Repatriated from Syria in 1946 / Died in Beirut

Zarouhie Chatalyan

I was six when my family in Syria boarded a ship to go to Armenia. That was in 1946. We reached Batum and from there they took us to Akhta (Hrazdan).

All us kids got sick. We hadn’t seen such snow. We froze along the streets. My father left us in Akhta and he went off touring the villages to find a good spot to raise bees. He was a beekeeper, and trade handed down in the family. He finally found the village of Kosh in the Ashtarak district. He gathered us up and we went to Kosh.

We had no place to live. They were giving the immigrants a corner in the houses of the villagers. A family was living in one corner, and another family in another corner. This was how it was until they finished constructing house from the new arrivals.

Our language differed from theirs. They laughed at us. The war had just ended. Famine reigned. We had no clothes. We were five children. We cried out for something to eat. Our neighbors gave us food, some wheat. My mother did needlework to sell. We lived like that, half-hungry, half-fed.

My father worked as a herdsman. There were state farms at the time. They would bring slop for the animals to eat. We ate that stuff. Through it all, my father never questioned why he came. Never.

We didn’t experience good days, but my political party father would say – it’s our homeland. Those were the words on his lips, ‘oh my homeland’ when he died in the homeland.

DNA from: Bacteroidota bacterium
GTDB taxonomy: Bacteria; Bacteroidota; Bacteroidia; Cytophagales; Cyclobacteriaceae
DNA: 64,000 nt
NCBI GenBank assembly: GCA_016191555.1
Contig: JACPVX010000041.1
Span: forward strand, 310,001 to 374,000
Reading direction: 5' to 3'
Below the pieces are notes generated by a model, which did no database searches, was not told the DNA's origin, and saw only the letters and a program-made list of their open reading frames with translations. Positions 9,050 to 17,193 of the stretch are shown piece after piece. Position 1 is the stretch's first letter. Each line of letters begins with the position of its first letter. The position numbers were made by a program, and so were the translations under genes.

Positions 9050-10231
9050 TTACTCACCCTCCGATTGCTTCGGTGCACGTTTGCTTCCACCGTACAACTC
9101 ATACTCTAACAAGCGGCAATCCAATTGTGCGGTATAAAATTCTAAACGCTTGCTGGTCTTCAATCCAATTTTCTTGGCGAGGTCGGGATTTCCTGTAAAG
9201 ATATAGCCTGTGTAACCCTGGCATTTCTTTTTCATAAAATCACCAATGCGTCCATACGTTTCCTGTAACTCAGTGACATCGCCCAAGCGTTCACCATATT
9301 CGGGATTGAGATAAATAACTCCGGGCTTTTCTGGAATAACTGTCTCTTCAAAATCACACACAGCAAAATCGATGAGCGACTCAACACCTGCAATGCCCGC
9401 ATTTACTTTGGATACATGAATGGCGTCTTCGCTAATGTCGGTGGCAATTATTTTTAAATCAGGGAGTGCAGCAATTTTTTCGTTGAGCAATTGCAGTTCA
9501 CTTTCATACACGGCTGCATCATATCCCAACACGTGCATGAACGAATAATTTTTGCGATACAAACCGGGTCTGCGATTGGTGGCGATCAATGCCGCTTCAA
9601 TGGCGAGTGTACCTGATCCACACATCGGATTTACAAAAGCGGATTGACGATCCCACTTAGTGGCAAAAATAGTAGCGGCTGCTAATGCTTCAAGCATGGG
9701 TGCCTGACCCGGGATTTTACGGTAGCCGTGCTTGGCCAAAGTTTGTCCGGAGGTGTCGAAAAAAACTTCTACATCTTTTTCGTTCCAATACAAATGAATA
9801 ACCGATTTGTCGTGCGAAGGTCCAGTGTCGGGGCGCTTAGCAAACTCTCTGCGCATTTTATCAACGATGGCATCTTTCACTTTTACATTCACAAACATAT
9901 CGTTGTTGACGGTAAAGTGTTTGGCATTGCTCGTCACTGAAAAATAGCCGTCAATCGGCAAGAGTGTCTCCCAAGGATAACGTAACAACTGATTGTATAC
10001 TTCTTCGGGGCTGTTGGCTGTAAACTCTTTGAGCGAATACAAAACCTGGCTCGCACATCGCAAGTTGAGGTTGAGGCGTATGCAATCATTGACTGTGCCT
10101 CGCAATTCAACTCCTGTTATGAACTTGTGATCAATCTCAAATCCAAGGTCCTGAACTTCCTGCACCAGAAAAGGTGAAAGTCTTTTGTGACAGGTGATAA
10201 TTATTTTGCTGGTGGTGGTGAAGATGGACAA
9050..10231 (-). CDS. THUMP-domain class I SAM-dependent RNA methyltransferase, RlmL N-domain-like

In any event, they married me off in Yerevan. There were many repatriates in our village who left for the city. But my two brothers are still in Kosh and my sister is in Ashtarak. My brothers are both beekeepers. My youngest brother has taken his bees to Kelbajar. He goes and stay there for long periods. My brother, the one just younger than me, went to America with his family.

We relocated to Lebanon in 1993. You know how dirty and dark those days were in Armenia. We had no other place to go.

We had a chance to leave Armenia before that but we didn’t take it. That was during the Soviet period, when our papers arrived from America for us to go.

My husband and I were working in a factory making fine wool. My husband said that he wouldn’t leave the homeland. We were alright in the Soviet period. We lived, with heads bowed. We had just gotten used to things. So, we didn’t go and such was our fate that we were forced to relocate to Lebanon. My daughter and my husband died here and are buried here.

My gaze is still directed at Armenia. I got married at the age of sixteen. My husband’s brother lived on the second floor and we lived on the first floor of a house. He sold his property and left for America, leaving us/me high and dry.

I gave birth to my three kids in that house. Later, I tried to register that first floor as my private property. I said that I would pay whatever it takes. They told me I had to go to court. I wrote to the prime minister of Armenia. He misunderstood, replying that they couldn’t help me financially.

My son is the only one working here. We’ve seen tough times here as well. You have to pay for school and the hospital. I wouldn’t want my enemy to have to wind up in the hospital here. My brother used to help out. Now he can’t. There’s no longer any work here. The situation isn’t good.

We didn’t experience good days, but my political party father would say – it’s our homeland. Those were the words on his lips, ‘oh my homeland’ when he died in the homeland.